COTA Australia chief executive Ian Yates also confirmed the consumer peak was also preparing a witness statement for the February hearings that would scope out its perspectives on the system and where it ought to go in the future.

Ian Yates

“The commission has also asked us and other consumer organisations to come up with people who might be prepared to participate,” Mr Yates told AAA after the Friday’s hearing.

He said COTA was interested in consumers presenting both poor and positive instances of care and was particularly keen to understand how those providing the best care did that with the same subsidy and regulatory environment as the rest of the sector.

Mr Yates said the broad nature of the first witness hearings was a sensible approach to meet the challenge of covering the breadth and depth necessary within 16 months.

“The value of having a context-setting first two weeks is most people don’t understand the complexity of aged care. It allows the whole nation to get up to speed because we need to understand both the horror stories and the good things and the challenges of getting those good things to be the norm,” he said.

Future hearings

Mr McEvoy said public hearings, roundtable and community consultations would be conducted throughout this year and into next year in each state and territory capital city, and in some regional centres.

“We hope that community roundtables will be held in even more disparate locations, and the royal commission will release details on these opportunities as soon as they can be organised,” he said.

The regional centres where hearings will take place have not yet been named.

Most hearings will focus on particular themes relevant to the terms of reference, with those themes developing during the course of the inquiry with learnings from hearings, submissions, roundtable discussions, public meetings and research, the hearing heard.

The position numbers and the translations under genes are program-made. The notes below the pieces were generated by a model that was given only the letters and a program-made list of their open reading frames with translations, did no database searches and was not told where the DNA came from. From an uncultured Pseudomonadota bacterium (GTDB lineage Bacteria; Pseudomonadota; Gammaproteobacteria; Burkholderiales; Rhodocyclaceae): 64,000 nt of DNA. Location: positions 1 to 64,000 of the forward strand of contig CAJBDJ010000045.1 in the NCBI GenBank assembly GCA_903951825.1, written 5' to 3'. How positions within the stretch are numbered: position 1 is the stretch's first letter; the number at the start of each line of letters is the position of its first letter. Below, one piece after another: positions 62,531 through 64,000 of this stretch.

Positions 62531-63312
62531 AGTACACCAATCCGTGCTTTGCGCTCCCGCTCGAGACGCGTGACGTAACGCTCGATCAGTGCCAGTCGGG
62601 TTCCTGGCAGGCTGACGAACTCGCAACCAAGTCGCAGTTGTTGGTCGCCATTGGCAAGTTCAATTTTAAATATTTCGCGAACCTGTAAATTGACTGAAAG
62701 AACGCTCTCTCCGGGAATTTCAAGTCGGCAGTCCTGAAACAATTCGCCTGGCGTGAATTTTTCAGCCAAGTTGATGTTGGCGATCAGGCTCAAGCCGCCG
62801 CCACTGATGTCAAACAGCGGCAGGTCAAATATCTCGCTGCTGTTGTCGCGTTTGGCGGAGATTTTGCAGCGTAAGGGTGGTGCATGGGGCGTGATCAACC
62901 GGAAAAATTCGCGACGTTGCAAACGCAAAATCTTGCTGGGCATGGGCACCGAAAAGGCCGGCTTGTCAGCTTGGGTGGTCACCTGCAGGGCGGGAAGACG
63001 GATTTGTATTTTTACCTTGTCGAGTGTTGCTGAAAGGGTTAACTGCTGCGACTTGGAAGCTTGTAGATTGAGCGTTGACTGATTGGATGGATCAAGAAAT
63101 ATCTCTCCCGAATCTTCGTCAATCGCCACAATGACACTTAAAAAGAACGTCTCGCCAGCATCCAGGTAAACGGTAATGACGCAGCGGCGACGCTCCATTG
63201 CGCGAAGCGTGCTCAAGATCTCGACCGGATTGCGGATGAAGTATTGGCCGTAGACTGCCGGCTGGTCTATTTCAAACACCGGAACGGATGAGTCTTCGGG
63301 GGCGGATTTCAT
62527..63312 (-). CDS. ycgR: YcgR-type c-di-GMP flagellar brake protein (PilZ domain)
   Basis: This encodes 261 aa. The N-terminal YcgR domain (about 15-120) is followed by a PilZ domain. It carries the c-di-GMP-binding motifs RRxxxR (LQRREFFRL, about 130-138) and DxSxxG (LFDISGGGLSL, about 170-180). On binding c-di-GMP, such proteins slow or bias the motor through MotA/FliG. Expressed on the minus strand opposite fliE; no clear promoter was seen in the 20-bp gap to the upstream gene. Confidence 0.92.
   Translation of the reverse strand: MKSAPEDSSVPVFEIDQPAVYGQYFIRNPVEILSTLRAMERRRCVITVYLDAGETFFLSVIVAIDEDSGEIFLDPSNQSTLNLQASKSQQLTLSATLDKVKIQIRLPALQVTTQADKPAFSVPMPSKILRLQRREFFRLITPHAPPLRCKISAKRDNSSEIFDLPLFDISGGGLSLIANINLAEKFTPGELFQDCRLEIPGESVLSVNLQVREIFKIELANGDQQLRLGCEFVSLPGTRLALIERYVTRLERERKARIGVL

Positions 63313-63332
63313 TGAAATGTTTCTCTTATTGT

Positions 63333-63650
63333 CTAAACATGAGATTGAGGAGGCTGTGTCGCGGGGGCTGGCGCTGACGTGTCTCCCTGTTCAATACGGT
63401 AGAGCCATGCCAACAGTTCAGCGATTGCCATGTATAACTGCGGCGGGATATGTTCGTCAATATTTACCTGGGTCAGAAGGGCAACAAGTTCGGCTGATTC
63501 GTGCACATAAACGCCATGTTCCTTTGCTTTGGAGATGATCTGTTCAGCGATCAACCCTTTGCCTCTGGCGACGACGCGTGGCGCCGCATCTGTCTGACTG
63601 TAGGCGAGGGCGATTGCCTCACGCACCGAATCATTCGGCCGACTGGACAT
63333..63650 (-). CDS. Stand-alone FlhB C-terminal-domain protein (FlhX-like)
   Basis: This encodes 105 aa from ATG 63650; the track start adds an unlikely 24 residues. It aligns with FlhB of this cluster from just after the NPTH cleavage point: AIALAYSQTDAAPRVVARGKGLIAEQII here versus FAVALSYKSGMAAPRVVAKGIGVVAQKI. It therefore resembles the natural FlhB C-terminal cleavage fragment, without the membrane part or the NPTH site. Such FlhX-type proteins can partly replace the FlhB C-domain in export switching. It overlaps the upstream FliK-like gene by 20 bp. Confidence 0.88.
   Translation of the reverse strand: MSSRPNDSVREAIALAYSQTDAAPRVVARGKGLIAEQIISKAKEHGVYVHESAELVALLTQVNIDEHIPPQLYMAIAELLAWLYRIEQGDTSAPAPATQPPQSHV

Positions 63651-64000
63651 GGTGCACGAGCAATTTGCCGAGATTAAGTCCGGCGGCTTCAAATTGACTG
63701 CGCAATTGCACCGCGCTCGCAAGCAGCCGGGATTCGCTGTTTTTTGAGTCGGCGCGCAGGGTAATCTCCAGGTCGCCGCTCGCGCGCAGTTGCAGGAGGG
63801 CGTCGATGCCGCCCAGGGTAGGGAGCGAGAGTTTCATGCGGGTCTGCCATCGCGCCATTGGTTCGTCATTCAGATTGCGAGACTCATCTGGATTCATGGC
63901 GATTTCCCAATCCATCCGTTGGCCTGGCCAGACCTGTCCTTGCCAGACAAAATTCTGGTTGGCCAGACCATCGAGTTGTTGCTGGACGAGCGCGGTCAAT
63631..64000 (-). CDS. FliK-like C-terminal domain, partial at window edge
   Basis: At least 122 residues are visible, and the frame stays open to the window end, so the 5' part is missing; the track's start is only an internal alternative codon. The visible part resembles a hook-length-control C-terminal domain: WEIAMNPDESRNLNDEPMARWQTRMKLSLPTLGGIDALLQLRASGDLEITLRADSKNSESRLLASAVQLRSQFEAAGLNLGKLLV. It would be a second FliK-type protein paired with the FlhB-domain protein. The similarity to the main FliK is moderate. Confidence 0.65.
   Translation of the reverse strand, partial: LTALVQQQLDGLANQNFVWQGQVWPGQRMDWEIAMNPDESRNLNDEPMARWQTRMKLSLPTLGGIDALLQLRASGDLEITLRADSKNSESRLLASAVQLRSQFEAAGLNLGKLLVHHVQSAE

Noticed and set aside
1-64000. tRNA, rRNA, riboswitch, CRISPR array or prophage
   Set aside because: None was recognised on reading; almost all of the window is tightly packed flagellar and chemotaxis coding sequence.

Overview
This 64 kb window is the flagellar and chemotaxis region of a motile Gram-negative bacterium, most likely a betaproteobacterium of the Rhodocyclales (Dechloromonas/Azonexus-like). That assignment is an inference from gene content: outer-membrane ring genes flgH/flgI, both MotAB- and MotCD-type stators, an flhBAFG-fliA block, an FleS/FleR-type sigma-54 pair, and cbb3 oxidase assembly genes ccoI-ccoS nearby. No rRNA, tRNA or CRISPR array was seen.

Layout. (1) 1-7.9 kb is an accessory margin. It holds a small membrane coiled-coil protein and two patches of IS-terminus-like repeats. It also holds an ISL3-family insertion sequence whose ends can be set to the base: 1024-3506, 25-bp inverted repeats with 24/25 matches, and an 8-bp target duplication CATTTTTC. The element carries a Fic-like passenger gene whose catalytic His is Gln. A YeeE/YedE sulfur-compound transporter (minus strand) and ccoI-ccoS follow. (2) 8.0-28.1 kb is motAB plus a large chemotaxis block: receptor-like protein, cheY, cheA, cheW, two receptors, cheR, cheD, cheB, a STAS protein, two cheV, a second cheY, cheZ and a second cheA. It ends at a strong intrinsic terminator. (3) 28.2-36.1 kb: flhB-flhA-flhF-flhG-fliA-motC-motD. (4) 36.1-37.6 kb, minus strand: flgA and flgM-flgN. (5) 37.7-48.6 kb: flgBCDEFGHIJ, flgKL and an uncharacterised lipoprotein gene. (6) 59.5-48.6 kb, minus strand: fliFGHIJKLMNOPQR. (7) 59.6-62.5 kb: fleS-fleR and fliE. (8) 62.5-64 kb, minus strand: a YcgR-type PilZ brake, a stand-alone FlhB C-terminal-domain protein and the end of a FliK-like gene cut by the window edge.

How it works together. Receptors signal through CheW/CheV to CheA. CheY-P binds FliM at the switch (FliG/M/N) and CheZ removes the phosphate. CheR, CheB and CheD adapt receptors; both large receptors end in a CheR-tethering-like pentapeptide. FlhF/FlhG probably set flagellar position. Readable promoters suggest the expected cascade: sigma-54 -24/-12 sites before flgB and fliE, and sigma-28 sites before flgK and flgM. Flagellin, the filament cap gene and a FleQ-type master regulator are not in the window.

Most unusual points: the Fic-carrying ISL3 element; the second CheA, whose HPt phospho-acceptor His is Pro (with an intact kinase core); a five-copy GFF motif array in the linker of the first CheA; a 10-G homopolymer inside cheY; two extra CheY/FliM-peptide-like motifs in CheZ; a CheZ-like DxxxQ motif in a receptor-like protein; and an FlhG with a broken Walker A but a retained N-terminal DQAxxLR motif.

The likely major themes to be addressed by the commission include:

  • quality and safety
  • access and inclusion
  • young people with disability
  • interface and transitions
  • future challenges and opportunities
  • how to deliver care in a sustainable way

Related coverage

Providers warned about not complying with royal commission

Commission wants facts on young people with disability

Commissioners outline vision for aged care inquiry

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One Response to Royal commission invites first witnesses for February hearings

  1. Damien Parker February 3, 2019 at 8:45 am #

    It is to be hoped industry leaders are ready to cope with the predictable public disgust that will emanate from this RC. Deftly correcting perceptions against comparative realities is a must. Isolated examples will be perceived as the norm, the media will deftly use this to whip up emotion, because for them, emotion means involvement and money.
    Want to see our medical system in its naked state? Visit any emergency ward of a Friday and Saturday night?
    The public, the politicians and specifically the bureaucrats who will look to hobble the aged care industry with complexity need to be thoroughly educated on three key words – GOOD FAST CHEAP
    If you want a good aged care system, it won’t be cheap or fast.
    If you want a cheap and fast system, it won’t be good.